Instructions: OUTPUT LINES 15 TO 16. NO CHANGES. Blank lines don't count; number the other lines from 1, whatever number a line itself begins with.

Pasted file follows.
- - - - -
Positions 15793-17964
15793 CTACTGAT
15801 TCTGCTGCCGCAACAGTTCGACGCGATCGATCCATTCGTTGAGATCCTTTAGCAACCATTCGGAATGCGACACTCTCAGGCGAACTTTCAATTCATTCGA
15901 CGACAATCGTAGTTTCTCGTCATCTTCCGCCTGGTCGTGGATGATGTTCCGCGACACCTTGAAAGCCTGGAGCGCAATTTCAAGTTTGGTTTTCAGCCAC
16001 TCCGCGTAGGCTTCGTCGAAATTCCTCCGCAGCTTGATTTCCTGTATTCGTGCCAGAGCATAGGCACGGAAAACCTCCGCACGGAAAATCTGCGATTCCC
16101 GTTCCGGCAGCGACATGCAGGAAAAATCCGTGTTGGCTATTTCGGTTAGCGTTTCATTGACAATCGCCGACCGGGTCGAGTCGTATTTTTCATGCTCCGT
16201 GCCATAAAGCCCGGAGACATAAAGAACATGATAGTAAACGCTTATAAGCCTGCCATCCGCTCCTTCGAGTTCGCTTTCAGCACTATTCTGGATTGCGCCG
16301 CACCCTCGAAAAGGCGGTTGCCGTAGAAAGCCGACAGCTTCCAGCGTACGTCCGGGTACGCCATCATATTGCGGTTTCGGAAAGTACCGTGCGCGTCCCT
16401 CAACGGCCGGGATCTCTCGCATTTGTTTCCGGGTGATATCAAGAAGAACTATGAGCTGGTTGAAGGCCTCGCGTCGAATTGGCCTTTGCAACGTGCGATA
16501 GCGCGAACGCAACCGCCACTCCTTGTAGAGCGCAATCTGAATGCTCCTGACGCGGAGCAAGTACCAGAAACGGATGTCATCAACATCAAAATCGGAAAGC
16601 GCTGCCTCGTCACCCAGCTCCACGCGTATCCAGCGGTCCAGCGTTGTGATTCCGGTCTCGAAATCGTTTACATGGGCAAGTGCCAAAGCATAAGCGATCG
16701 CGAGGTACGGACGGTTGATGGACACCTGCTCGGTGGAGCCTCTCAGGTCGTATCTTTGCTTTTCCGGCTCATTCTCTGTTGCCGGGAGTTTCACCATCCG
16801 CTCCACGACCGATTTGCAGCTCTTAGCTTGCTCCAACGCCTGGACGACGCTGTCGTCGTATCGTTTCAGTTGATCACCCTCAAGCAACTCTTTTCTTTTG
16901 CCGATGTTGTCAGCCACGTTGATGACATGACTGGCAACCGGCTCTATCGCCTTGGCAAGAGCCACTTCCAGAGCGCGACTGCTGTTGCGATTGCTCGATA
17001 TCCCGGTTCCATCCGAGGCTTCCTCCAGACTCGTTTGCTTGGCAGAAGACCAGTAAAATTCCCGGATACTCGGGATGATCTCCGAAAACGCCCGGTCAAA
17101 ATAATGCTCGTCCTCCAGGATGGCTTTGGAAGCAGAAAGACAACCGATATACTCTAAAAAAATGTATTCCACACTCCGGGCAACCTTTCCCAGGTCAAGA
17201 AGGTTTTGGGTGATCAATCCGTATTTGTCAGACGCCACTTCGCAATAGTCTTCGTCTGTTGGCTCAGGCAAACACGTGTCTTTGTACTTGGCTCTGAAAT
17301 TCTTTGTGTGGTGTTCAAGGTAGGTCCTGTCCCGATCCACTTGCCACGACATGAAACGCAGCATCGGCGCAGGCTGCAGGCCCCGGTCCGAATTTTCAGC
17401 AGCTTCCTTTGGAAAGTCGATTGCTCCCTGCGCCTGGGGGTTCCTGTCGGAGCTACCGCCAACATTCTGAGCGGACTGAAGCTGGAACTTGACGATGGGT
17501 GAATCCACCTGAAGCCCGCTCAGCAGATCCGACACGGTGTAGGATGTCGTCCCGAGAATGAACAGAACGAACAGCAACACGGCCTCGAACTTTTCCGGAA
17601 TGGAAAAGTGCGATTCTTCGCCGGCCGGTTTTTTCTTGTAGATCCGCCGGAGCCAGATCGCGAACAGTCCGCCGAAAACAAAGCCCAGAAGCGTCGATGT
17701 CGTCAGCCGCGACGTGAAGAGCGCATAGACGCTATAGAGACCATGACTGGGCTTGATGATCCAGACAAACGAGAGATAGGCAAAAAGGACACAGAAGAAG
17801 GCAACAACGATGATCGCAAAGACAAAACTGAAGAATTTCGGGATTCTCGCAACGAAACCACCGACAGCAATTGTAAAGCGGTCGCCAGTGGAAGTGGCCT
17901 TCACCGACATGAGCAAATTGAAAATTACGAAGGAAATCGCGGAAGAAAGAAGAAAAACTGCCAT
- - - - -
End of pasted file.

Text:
17001 TCCCGGTTCCATCCGAGGCTTCCTCCAGACTCGTTTGCTTGGCAGAAGACCAGTAAAATTCCCGGATACTCGGGATGATCTCCGAAAACGCCCGGTCAAA
17101 ATAATGCTCGTCCTCCAGGATGGCTTTGGAAGCAGAAAGACAACCGATATACTCTAAAAAAATGTATTCCACACTCCGGGCAACCTTTCCCAGGTCAAGA